One of the best sources for informed debate in the labour movement is often overlooked. The Morning Star (requires subscription – well worth just £40 for a year) has opened its pages to a diverse set of voices in recent years, and for example provides a regular column for Gregor Gall I am a bit slow of the mark commenting on a column Gregor wrote ten days ago, that was particularly interesting, not least because it received a thought provoking reply by Jim Addington in the following Saturday’s paper.
Gregor argues an interesting point that part of the failures of the left have been inability to work upon tasks within their grasp. This is perhaps complementary to my habitual argument that the ostensible difference between “reformist” socialists and “revolutionary” socialists, at a time when neither reform or revolution are actually on the historical agenda is irrelevant. The real distinctions are between those serious about rebuilding class confidence and organisation (the class struggle left) and those who capitulate to neo-liberalism and the myths of humanitarian wars. Anyway, this is what Gregor argues:
“Other than one or two exceptions at certain points in history, the far left has always been far, far smaller than the numbers needed to achieve the historic project that it has set itself. And, again, you might say that the far left has to aim high and then "go forth and multiply." Former fellow travellers of the far left would castigate the lofty ambition as laudable but naive and unrealistic. But the point is that the gap between the aspiration and the forces to hand has had, more often than not, a detrimental and distorting impact on the far left. This distortion has further compounded the far left's weaknesses.
“The roots of this distortion have been the general inability to relate the far left's political credo to workers' everyday concerns in a way which draws masses of workers to-wards the left, making the far left more credible and respected. In turn, the consequences of the isolation and marginalisation of the far left have been frustration, sectarianism and impatience.
“The frustration felt by the far left at being utterly convinced of the "rightness" and "correctness" of its views, perspectives and beliefs, which are rejected or ignored by the mass of workers, has meant that, every time an opportunity for making headway arises, it is vastly blown out of proportion. Every new opportunity is the next big thing. Every new period is more favourable and exciting than the last. The size and strength of the opportunities, especially for party building, are exaggerated to motivate members and supporters.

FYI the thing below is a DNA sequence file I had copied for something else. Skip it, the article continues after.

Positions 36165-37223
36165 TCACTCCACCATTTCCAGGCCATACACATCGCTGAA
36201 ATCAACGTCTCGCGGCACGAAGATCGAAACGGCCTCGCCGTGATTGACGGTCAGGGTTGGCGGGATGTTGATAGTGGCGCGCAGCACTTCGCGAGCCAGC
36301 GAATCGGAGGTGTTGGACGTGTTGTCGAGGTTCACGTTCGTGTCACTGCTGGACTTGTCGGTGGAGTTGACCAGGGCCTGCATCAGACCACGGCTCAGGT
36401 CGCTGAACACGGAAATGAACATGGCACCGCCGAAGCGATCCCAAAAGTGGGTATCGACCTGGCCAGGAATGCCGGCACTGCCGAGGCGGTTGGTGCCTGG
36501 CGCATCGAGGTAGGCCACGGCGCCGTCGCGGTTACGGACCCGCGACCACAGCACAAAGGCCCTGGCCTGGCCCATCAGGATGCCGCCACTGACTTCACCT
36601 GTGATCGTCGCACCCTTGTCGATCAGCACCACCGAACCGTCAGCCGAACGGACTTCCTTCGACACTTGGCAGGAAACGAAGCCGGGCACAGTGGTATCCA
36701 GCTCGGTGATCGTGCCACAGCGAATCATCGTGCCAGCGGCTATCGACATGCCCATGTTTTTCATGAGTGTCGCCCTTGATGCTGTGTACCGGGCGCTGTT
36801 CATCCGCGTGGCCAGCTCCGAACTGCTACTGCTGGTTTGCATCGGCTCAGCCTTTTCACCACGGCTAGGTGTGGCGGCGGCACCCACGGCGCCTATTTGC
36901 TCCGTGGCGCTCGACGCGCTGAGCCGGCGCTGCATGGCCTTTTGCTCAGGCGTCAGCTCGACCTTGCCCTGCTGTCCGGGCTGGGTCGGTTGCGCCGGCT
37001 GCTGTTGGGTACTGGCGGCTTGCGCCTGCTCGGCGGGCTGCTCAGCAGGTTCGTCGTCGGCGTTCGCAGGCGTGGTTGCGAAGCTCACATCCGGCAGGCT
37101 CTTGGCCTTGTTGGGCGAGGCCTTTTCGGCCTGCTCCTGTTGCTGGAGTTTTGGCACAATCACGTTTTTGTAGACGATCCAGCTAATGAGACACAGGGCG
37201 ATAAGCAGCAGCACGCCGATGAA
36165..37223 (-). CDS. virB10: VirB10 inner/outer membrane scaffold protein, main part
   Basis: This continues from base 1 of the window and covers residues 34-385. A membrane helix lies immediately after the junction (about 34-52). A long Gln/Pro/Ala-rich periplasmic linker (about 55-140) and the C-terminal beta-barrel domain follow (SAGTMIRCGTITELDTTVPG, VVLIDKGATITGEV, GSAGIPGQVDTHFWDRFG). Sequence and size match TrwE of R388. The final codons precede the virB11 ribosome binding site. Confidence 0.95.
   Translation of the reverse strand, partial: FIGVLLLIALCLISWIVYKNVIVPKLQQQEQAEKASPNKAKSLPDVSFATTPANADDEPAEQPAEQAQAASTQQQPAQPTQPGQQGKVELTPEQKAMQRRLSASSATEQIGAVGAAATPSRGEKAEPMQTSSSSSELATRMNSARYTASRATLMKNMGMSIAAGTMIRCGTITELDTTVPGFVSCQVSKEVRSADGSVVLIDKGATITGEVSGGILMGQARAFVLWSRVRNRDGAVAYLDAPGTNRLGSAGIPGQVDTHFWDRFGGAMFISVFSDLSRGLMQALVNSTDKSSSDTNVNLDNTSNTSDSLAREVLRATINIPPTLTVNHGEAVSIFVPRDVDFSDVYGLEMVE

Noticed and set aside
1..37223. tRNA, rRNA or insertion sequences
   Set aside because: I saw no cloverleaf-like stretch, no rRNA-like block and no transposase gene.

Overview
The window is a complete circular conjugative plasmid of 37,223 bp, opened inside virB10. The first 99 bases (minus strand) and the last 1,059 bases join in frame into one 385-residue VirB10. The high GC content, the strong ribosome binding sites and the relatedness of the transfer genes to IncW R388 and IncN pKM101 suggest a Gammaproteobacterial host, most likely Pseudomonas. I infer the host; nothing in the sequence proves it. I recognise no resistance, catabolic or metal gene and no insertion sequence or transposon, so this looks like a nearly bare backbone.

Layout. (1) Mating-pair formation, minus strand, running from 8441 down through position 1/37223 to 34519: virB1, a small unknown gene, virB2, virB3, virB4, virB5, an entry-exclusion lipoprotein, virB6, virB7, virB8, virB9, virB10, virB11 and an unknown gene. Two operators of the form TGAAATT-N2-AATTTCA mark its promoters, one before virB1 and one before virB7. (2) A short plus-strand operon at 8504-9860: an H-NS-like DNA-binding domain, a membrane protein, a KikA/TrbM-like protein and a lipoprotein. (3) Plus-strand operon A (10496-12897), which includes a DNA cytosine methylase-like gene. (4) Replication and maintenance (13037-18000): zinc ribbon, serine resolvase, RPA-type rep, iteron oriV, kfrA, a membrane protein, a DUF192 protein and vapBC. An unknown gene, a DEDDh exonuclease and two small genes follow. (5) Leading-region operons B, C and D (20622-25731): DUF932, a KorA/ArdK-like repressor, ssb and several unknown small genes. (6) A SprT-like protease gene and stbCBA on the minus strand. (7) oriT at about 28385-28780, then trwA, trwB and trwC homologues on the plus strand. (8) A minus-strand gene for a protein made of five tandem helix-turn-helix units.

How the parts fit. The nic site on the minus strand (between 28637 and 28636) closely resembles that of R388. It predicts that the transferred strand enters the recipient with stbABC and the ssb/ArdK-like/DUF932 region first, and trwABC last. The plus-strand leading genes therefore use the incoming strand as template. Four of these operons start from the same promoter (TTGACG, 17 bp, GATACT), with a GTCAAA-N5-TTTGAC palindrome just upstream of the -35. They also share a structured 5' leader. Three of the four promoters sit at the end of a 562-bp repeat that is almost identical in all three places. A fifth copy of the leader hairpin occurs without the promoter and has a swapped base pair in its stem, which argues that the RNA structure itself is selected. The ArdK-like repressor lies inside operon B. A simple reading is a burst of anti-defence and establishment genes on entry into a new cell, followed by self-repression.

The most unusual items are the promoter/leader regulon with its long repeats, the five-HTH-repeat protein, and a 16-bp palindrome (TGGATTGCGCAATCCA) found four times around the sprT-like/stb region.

“Then exhortation to members and supporters to go all-out in their efforts to take advantage of the opportunity outweighs reasoned analysis and reasoned actions. So desperate and so keen is the left to realise the next opportunity that it forgets that you need the numbers on the ground to do so. But the other side of the far left's myopia here is that it never stops to look back at why it did not connect with the masses of workers in the way that it wanted and in the numbers that it wanted to. Seldom looking back, seldom engaging in critical self-appraisal or self-reflection, the far left is always looking forward to the next campaign and next battle. Consequently, lessons are not learnt and the same ill-thought-out approaches are used the next time round, with the same predictable and poor results.“
As a useful partial corrective, Jim Addington, points to the success of the Stop the war Coalition: “This campaign came to a head … with the largest anti-war march numbering over a million people. … That event drew hundreds of thousands who were not aware that the anti-war coalition was supported by left-wing groups”. Jim then goes on to argue that the greatest problem for the left are the lack of money and power of the mainstream media in marginalising the left.
Generally I don’t think Jim’s analysis stacks up, because the left have always lacked money, and the media have always been dominated by the rich and powerful, yet the left has been stronger in that past. However, it is useful to point out that in campaigns like the Stop the War Coalition the resources of the left groups, the infrastructure, publications, people and ideas, can be used as cogs that can move much larger forces into action.
Does this mean Gregor is wrong? No, I think it actually vindicates him still further, because the left over estimated the potential and depth of the anti-war movement, just as we overestimated the Poll Tax campaign, or other campaigns. Had we concentrated thorough all these campaigns on the steady. patient and long term tasks of networking the activists, building participation in the unions and mass membership campaigns, and promoting broad based socialist organisations then we would be in a much stronger position now.
The alternative of building idelogically pure "Bolshevik parties", in preparation for a British version of the Russian revolution (that will surley never come) has been an utter failure, being totally unrealistic in the traditions and history of the british Labour movement - it is the long term failure of this model of organisation to prosper that has led the left groups into one get rich quick scheme after another.
yet neither should we make the opposite mistake of assuming that the left groups are simply a hinderence and an obstacle. The Stop the War Coalition could not have been built without the left groups, and it has been a major acheivement, but it is an organisation that shares both the weaknesses and strengths of its genesis.